Both authors present the difficulties in the lives of women as fully grounded in reality. Through impactful and convincing verisimilitude, the fictional women in Tess and Splendid Sun’s are used to present the real-life hardships of women in Victorian England and modern-day Afghanistan.
- Uses real life events to make the events in the novel more believable and personal to the readers.
- Mirrors difficulties in Mariam and Laila’s lives with the on-going war in Afghanistan.
- ‘When the fighting subsided’, ‘Mariam was relieved’ as ‘they no longer had to be cooped up with Rasheed’.
- The comparison between the difficulties in the lives of these women with the warfare in Afghanistan shows the affects on real life women.
- This use of verisimilitude suggests that Hosseini intended on sparking sympathy and spreading awareness of how tough the effects of war were on all women of all backgrounds (like Mariam and Laila).
- Hardy used verisimilitude in a slightly different way to Hosseini as the novel has a fictional setting.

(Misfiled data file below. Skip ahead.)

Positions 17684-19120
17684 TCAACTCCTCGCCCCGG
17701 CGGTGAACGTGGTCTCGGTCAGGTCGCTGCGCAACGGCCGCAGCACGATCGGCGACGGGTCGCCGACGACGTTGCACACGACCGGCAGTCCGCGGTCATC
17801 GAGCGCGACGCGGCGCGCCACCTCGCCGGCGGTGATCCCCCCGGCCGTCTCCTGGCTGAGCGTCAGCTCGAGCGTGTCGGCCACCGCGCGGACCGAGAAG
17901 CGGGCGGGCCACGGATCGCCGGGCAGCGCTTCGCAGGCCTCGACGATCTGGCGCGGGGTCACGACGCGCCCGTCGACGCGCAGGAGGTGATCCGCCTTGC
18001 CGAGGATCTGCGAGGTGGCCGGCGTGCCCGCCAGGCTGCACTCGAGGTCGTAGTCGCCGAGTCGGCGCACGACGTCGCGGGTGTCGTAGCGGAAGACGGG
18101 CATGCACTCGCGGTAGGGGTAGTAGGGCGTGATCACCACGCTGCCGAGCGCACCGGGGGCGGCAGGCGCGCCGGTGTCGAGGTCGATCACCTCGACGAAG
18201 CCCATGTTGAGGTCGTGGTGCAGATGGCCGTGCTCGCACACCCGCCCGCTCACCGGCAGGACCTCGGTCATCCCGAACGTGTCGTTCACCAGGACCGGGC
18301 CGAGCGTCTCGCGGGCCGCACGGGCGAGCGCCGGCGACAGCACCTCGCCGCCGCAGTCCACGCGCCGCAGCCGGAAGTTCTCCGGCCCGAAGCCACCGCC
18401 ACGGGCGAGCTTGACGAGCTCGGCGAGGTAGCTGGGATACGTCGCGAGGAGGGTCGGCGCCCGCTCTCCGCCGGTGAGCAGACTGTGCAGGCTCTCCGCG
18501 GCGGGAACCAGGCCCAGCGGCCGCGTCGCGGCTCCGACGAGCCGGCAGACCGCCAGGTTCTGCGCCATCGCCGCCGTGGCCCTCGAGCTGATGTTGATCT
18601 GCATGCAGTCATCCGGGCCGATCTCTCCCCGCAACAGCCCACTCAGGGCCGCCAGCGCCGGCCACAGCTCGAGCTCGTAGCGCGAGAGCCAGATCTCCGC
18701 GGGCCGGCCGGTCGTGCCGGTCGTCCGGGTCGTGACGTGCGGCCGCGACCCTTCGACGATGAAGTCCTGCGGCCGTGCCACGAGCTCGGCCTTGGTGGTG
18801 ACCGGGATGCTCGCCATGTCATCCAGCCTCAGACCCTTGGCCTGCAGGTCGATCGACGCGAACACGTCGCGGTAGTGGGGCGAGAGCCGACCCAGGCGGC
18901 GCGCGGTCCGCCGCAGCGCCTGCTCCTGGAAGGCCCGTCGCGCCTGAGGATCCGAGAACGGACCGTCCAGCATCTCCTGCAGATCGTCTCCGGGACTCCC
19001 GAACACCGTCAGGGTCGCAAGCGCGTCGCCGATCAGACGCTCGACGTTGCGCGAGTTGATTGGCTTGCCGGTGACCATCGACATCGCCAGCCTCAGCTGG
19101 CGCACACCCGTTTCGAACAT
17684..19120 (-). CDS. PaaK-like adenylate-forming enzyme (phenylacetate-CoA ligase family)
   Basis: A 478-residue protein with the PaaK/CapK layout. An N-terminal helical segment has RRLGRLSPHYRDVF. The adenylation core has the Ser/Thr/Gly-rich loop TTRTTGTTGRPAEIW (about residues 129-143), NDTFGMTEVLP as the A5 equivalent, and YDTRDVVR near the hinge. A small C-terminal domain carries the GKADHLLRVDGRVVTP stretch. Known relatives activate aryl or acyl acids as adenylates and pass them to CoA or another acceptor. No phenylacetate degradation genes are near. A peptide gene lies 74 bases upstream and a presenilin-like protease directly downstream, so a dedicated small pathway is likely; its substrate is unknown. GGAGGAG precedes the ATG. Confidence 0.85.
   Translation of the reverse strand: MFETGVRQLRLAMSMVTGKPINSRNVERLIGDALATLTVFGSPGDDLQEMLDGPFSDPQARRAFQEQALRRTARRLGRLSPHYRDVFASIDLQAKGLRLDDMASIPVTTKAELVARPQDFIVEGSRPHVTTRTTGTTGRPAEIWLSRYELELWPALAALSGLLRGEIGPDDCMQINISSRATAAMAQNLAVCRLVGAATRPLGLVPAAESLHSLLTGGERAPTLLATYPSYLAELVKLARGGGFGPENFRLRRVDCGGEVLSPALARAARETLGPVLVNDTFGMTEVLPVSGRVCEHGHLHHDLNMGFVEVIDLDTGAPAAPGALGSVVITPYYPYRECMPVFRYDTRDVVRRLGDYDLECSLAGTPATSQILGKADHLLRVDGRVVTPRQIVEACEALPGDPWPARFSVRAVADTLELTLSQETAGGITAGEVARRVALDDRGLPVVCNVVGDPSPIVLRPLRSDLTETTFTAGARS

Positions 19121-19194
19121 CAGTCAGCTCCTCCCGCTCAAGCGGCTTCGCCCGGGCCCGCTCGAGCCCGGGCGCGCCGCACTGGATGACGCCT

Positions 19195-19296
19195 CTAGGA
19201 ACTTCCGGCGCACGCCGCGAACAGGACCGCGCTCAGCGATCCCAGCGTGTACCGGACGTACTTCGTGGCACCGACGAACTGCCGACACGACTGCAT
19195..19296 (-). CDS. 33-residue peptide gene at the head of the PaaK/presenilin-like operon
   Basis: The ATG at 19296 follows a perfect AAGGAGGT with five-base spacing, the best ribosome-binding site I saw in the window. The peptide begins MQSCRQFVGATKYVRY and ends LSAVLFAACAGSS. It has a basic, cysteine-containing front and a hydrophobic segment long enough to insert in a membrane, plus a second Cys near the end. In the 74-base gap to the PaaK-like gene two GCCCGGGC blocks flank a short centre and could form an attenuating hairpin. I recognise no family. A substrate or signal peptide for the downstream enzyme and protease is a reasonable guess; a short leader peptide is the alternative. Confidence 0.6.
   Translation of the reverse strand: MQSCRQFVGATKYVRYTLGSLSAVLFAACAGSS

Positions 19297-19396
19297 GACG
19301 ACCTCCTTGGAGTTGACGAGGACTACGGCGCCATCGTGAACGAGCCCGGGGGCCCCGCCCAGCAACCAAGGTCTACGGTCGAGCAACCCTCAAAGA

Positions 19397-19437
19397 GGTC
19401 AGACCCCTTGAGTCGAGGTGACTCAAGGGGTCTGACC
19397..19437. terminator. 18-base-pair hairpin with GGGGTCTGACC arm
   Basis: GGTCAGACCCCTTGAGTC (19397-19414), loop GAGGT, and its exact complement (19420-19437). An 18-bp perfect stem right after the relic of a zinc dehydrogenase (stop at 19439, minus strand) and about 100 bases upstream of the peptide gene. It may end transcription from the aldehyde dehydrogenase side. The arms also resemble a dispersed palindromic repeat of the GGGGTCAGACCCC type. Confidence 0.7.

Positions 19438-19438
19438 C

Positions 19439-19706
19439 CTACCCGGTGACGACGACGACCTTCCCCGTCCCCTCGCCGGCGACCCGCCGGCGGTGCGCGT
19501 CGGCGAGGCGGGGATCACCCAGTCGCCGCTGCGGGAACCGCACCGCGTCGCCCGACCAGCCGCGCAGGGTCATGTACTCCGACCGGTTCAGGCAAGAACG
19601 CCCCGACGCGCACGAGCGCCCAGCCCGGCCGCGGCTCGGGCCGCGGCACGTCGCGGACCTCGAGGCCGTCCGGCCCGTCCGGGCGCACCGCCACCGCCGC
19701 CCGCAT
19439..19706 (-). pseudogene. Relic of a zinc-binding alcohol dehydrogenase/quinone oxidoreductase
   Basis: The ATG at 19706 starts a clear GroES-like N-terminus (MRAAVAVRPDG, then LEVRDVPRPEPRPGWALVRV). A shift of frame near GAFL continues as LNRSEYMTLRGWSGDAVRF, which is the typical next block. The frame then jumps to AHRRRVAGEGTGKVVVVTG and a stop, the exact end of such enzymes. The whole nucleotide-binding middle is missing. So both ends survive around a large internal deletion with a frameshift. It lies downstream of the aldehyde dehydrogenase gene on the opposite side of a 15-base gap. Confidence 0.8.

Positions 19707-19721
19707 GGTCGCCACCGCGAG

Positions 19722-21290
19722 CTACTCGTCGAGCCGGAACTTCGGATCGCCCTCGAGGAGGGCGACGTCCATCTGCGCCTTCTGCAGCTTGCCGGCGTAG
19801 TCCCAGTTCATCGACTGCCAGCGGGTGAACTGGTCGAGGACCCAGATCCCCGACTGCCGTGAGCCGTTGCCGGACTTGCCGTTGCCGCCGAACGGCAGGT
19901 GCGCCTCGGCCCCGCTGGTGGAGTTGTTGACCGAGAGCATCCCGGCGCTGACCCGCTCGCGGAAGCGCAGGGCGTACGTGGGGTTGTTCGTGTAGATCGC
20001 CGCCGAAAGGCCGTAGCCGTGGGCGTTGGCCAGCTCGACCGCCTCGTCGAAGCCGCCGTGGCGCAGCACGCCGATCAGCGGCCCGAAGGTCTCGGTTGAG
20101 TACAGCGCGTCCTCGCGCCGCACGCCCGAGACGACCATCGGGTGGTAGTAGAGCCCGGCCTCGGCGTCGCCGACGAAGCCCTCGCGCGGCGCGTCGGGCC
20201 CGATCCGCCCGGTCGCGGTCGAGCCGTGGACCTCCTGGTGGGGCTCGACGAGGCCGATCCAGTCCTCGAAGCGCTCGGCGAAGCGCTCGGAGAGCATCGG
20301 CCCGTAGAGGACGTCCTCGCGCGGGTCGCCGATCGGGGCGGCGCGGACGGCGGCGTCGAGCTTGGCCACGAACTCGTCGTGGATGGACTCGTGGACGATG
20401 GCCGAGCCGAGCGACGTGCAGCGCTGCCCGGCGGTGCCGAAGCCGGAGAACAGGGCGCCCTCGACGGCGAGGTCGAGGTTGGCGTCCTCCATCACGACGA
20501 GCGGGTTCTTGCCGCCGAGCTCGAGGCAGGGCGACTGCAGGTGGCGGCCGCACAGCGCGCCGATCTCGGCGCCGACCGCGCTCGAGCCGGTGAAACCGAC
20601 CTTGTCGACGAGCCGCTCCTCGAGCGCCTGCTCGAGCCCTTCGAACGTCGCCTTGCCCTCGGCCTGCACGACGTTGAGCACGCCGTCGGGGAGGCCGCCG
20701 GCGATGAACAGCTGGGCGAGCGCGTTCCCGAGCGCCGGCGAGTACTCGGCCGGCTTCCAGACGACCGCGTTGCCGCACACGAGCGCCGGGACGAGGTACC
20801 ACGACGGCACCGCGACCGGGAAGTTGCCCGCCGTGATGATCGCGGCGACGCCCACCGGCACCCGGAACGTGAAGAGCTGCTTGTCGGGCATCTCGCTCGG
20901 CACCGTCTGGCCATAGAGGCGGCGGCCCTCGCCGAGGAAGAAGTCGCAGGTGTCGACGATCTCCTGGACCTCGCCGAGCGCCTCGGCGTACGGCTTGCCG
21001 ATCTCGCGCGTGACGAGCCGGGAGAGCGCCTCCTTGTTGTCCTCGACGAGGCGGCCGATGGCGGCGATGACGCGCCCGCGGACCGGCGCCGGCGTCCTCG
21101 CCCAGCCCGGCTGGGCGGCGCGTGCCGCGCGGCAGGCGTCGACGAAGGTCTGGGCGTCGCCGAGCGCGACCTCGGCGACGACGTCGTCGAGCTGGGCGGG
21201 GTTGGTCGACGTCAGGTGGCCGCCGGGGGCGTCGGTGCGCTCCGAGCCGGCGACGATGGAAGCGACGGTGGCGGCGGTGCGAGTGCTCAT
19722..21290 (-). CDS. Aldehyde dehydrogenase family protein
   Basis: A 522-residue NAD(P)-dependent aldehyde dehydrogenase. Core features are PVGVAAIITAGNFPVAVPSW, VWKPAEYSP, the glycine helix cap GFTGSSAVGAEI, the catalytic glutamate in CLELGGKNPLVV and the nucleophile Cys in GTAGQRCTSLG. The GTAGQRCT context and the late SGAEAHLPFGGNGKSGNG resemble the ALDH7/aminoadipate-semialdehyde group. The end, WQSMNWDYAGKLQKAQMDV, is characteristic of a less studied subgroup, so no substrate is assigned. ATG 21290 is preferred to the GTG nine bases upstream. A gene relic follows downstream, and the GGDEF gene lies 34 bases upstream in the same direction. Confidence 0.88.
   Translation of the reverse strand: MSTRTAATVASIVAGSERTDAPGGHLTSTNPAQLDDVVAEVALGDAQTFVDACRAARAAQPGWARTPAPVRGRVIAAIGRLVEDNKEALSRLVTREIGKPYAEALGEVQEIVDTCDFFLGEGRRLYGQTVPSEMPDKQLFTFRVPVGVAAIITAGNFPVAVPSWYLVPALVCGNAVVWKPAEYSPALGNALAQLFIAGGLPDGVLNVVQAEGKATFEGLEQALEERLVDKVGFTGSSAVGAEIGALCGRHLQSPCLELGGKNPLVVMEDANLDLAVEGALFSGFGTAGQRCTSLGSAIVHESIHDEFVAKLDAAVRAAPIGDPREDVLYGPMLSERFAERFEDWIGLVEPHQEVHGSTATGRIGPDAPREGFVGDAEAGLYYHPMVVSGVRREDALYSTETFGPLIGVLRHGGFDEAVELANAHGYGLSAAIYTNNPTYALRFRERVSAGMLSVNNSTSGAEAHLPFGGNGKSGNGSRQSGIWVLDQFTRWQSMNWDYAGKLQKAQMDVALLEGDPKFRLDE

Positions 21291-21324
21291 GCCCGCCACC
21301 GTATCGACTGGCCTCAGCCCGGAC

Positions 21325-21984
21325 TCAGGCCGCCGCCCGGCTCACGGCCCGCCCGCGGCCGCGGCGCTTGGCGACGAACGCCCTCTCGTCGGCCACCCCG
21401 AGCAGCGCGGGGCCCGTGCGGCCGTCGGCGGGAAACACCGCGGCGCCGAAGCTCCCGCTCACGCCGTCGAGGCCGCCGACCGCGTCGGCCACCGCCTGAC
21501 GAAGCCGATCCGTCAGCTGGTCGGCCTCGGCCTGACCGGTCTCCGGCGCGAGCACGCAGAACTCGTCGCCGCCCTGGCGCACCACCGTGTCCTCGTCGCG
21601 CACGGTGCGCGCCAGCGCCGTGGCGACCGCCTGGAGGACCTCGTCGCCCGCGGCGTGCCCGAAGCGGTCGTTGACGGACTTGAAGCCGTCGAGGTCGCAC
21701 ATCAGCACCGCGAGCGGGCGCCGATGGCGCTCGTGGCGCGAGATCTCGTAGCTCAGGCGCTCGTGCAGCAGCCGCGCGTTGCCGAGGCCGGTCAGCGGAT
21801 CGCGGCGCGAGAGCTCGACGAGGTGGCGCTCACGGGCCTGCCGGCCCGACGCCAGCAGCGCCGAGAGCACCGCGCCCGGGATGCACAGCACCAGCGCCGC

- However, the use of real locations, such as Stonehenge creates a connection between the novel and the real world.
- The way that Hardy states that ‘every Wintoncestrian knows’ makes the reader feel as if this is real and something that they should know about.
- Hardy’s intention was to make the Victorians realise that the things that happened to Tess, can easily happen to real women.
- Verisimilitude brings the story to life, hence the expose of sexism and the negative effects of societal rules on women in the novel would be an insult to the way Victorians behaved towards women.